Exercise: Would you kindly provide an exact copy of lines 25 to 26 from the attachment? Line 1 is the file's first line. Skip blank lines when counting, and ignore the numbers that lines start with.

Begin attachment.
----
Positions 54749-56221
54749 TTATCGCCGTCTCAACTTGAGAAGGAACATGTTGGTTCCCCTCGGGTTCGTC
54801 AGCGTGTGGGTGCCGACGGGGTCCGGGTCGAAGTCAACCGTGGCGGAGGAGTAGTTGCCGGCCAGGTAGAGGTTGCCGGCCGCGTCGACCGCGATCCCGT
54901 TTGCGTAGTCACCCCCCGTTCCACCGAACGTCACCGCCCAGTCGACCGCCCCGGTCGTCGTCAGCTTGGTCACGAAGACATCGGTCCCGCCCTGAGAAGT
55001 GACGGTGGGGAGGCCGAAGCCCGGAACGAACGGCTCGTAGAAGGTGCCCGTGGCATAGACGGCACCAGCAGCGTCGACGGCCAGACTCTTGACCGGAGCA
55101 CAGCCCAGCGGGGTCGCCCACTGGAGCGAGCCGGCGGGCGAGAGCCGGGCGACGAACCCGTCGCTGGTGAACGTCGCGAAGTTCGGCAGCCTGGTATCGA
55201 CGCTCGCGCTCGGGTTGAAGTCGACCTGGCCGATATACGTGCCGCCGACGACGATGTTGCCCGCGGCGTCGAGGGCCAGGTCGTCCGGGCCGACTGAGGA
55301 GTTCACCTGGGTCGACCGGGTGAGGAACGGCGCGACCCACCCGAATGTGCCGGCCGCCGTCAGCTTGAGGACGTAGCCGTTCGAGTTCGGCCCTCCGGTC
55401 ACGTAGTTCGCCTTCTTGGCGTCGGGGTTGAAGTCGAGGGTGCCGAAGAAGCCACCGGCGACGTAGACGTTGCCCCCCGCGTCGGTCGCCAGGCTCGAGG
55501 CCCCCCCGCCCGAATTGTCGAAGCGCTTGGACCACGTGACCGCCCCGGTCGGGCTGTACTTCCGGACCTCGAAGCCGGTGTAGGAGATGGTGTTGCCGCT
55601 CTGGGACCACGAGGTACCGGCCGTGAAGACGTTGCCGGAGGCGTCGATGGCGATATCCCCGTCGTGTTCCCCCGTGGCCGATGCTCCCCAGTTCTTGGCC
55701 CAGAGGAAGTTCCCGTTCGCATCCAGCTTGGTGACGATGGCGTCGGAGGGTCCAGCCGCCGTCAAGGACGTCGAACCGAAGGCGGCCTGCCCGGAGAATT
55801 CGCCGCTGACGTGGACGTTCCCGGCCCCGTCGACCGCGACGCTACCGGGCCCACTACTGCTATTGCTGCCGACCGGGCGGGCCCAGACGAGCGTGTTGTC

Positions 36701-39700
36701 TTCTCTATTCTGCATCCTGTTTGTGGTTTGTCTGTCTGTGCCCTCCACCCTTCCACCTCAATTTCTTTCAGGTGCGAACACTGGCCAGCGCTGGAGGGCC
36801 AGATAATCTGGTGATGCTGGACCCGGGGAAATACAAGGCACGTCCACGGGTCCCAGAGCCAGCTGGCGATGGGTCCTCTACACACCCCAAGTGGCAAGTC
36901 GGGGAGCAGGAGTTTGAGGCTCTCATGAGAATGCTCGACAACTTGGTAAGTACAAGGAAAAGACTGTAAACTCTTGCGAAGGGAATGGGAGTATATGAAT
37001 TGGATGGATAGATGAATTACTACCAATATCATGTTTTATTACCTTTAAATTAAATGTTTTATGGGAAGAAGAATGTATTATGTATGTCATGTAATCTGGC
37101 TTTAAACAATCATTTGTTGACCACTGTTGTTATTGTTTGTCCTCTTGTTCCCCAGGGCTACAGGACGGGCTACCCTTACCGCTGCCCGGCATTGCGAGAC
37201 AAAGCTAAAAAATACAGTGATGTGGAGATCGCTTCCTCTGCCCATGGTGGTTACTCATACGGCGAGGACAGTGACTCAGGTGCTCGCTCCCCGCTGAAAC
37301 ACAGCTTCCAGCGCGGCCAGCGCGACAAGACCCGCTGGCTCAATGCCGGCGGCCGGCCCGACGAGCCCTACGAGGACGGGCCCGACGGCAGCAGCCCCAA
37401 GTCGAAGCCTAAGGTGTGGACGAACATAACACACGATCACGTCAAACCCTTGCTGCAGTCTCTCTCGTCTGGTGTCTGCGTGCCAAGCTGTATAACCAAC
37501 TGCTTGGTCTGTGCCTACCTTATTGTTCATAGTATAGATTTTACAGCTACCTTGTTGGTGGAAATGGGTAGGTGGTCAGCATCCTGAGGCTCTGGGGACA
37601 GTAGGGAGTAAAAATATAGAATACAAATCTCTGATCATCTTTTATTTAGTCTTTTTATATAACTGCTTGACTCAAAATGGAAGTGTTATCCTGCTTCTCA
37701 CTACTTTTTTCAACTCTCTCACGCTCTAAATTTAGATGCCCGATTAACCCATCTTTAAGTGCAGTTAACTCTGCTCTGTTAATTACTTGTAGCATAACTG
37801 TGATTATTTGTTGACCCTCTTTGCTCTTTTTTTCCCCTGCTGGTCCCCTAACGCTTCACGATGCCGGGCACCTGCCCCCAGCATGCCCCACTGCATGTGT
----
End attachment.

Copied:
37701 CTACTTTTTTCAACTCTCTCACGCTCTAAATTTAGATGCCCGATTAACCCATCTTTAAGTGCAGTTAACTCTGCTCTGTTAATTACTTGTAGCATAACTG
37801 TGATTATTTGTTGACCCTCTTTGCTCTTTTTTTCCCCTGCTGGTCCCCTAACGCTTCACGATGCCGGGCACCTGCCCCCAGCATGCCCCACTGCATGTGT